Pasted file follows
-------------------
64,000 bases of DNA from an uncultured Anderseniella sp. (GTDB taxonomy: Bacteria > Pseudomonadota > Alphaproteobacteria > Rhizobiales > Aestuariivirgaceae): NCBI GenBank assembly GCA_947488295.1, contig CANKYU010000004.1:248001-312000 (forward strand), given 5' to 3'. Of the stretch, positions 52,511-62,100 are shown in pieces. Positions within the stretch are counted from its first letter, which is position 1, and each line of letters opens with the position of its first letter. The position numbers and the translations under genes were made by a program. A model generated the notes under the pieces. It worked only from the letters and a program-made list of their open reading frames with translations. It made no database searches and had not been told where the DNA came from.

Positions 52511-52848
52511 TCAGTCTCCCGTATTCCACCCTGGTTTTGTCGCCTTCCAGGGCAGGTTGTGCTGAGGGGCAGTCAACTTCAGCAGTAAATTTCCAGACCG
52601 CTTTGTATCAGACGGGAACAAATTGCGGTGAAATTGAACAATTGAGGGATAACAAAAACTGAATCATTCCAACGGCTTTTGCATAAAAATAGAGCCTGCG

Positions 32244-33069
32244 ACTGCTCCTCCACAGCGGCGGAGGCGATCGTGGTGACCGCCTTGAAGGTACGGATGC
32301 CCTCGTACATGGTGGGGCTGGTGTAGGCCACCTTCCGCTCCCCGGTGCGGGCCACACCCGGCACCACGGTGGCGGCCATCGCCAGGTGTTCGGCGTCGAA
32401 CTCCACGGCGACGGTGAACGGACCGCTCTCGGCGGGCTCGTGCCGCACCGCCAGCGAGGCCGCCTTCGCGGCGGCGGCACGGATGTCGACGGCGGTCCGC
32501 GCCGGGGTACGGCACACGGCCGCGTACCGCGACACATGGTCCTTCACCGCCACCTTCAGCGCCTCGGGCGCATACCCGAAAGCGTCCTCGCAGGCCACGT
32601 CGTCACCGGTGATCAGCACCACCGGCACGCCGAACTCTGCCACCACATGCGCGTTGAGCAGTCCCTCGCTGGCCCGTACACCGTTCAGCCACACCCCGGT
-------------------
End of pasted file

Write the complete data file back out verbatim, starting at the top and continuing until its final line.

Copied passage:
64,000 bases of DNA from an uncultured Anderseniella sp. (GTDB taxonomy: Bacteria > Pseudomonadota > Alphaproteobacteria > Rhizobiales > Aestuariivirgaceae): NCBI GenBank assembly GCA_947488295.1, contig CANKYU010000004.1:248001-312000 (forward strand), given 5' to 3'. Of the stretch, positions 52,511-62,100 are shown in pieces. Positions within the stretch are counted from its first letter, which is position 1, and each line of letters opens with the position of its first letter. The position numbers and the translations under genes were made by a program. A model generated the notes under the pieces. It worked only from the letters and a program-made list of their open reading frames with translations. It made no database searches and had not been told where the DNA came from.

Positions 52511-52848
52511 TCAGTCTCCCGTATTCCACCCTGGTTTTGTCGCCTTCCAGGGCAGGTTGTGCTGAGGGGCAGTCAACTTCAGCAGTAAATTTCCAGACCG
52601 CTTTGTATCAGACGGGAACAAATTGCGGTGAAATTGAACAATTGAGGGATAACAAAAACTGAATCATTCCAACGGCTTTTGCATAAAAATAGAGCCTGCG

Positions 32244-33069
32244 ACTGCTCCTCCACAGCGGCGGAGGCGATCGTGGTGACCGCCTTGAAGGTACGGATGC
32301 CCTCGTACATGGTGGGGCTGGTGTAGGCCACCTTCCGCTCCCCGGTGCGGGCCACACCCGGCACCACGGTGGCGGCCATCGCCAGGTGTTCGGCGTCGAA
32401 CTCCACGGCGACGGTGAACGGACCGCTCTCGGCGGGCTCGTGCCGCACCGCCAGCGAGGCCGCCTTCGCGGCGGCGGCACGGATGTCGACGGCGGTCCGC
32501 GCCGGGGTACGGCACACGGCCGCGTACCGCGACACATGGTCCTTCACCGCCACCTTCAGCGCCTCGGGCGCATACCCGAAAGCGTCCTCGCAGGCCACGT
32601 CGTCACCGGTGATCAGCACCACCGGCACGCCGAACTCTGCCACCACATGCGCGTTGAGCAGTCCCTCGCTGGCCCGTACACCGTTCAGCCACACCCCGGT